Are there lessons to learn from the MediBank attack?

The ransomware attack on Australia's MediBank is still relatively recent and it will be some time before all the details are known, but some are now becoming public. From what is known so far, the attack shows many of the classic elements common across ransomware attacks.

The MediBank attack appears to include compromised credentials for VPN access and  Amazon data warehousing. It also seems to have followed some standard attack patterns: access was on sale on the dark web, external and temporary staff credentials weren't disabled, internal systems that might not be considered traditional IT services (in this case Confluence, the wiki tool that had access to source code repositories) were breached, data was stolen for sale, and demands escalated to heap increased pressure on the victim, ...

Understanding how attacks start and then migrate and grow is crucial to knowing how to defeat attacks. It would be dangerous to claim that all attacks could be prevented, but there are actions that can be taken to reduce the chances and impacts of attack.

What can be done to prevent attacks?

Although there's no guaranteed way to prevent an attack, there are some basic protections that every IT organisation should have. Here are the top three:

Protect IT Systems and Services

The MediBank attacker claims to have gained access to the data warehouse via a "jump server". It's not clear what was involved here but this is a typical use case for Privileged Access Management (PAM): only allow access to backend databases via PAM. The user will connect to the PAM server, prove their identity and PAM will determine which systems that user can access depending on corporate policies. The connection to the system or database will be made securely by PAM and the credentials used will never be exposed to the user. Security can be further extended by requiring approval for the user to make the connection and ensuring the connection can only be used for a specified time period - what's known as "Just in Time (JIT)" and "Principle of Least Privilege (POLP)".

Protect Recovery Systems

Some of the most vital systems to protect are those that will be used to recover the IT estate after an attack, including backups. Smart attacks will infect data and wait until full backup cycles are completed so even offline are infected and will be encrypted when brought online. The attack may even delete backup files if administrator credentials are compromised. Again, PAM can be used as a protective layer to protect backup systems and the National Cyber Security Centre (NCSC) highlight this in their recommendations for how to mitigate ransomware attacks.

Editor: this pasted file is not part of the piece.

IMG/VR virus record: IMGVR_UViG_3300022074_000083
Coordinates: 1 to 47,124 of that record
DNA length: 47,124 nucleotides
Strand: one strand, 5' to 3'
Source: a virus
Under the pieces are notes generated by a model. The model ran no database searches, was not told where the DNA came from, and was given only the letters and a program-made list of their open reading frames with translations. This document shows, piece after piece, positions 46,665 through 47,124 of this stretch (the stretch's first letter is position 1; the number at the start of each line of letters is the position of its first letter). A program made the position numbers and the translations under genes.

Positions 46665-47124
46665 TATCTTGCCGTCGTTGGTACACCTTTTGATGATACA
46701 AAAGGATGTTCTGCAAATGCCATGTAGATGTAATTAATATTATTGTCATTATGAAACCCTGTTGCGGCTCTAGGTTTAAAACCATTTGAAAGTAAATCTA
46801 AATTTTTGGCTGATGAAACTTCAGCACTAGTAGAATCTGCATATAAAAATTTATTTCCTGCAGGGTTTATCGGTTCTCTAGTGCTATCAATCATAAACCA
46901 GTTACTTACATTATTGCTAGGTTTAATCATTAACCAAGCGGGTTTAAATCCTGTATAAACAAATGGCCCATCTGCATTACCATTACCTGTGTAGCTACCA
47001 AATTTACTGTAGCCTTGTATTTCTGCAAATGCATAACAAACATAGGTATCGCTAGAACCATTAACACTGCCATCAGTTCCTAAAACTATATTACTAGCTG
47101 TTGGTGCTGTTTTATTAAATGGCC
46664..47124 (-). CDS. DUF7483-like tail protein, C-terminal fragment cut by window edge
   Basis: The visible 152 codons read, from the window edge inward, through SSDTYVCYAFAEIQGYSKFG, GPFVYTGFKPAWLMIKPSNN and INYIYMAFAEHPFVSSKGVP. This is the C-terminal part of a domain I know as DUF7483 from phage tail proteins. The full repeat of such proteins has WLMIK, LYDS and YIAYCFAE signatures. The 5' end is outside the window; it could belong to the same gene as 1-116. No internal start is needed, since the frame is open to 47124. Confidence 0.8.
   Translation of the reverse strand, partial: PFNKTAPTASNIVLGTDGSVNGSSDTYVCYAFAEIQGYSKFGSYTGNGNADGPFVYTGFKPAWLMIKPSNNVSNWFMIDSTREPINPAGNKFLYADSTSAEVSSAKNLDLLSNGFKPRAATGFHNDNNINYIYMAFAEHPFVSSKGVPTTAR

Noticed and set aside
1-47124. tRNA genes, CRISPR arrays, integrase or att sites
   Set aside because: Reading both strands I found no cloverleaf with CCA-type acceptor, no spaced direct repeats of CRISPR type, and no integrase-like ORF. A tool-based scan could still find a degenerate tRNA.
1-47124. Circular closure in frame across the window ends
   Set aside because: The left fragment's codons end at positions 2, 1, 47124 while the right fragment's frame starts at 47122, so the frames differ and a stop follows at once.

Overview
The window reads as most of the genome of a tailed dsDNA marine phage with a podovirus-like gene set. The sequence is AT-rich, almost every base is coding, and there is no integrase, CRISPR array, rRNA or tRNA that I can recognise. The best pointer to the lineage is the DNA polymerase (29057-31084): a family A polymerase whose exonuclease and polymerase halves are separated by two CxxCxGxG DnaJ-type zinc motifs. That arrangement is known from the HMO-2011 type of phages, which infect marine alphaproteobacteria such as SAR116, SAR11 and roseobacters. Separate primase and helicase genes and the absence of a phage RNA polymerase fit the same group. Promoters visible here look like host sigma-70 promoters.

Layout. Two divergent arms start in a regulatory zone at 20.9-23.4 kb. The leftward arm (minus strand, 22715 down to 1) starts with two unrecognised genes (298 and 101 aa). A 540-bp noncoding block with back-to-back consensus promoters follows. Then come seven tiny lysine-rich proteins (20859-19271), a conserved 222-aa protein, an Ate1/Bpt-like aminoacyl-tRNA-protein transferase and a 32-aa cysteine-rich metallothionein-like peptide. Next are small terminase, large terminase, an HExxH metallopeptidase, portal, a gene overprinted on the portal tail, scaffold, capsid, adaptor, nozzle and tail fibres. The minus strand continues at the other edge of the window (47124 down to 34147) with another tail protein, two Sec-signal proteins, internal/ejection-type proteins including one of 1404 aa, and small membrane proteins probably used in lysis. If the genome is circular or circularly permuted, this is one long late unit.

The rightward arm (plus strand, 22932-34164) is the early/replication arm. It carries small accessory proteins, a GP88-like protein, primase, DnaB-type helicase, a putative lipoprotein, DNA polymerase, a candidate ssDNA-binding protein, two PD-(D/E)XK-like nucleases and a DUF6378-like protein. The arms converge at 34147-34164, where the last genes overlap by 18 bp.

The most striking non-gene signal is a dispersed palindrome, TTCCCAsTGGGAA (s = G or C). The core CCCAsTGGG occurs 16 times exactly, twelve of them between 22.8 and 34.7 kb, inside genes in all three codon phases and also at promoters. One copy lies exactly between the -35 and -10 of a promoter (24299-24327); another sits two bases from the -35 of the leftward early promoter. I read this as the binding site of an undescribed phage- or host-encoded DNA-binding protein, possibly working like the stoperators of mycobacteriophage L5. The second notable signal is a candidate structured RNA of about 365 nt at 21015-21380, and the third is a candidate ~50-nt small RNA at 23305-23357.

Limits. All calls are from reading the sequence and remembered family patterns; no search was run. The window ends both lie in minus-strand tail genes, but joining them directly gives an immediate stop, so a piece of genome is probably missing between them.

Manage and Monitor External Access

From the DataBreachToday article, it seems access to MediBank systems was readily available on dark web markets, and credentials from temporary staff were available.  Every organisation depends on temporary staff and remote access by suppliers. The University of Reading treated security of external access as a priority when they adopted Osirium Privileged Access Management (PAM).

There are many benefits from Privileged Access Management for Remote Access:

  • Monitor remote access in real-time to deter misuse of access
  • Record sessions to investigate incidents
  • Ensure approved applications are used and isolate user workstations that are outside the organisation's control with the Osirium MAP Server
  • Easily remove access when no longer needed

The time to start is now!

There's never going to be 100% defence against ransomware attacks, but taking basic precautions makes attacks harder and recovery easier. As with any crime, it's generally true that the attackers will look for the easiest targets - don't let your organisation be that easy target. Every day's delay in adding ransomware protection increases the chances of an attack, so get started now!

Find out more about how to defend against ransomware attacks at or get in touch.

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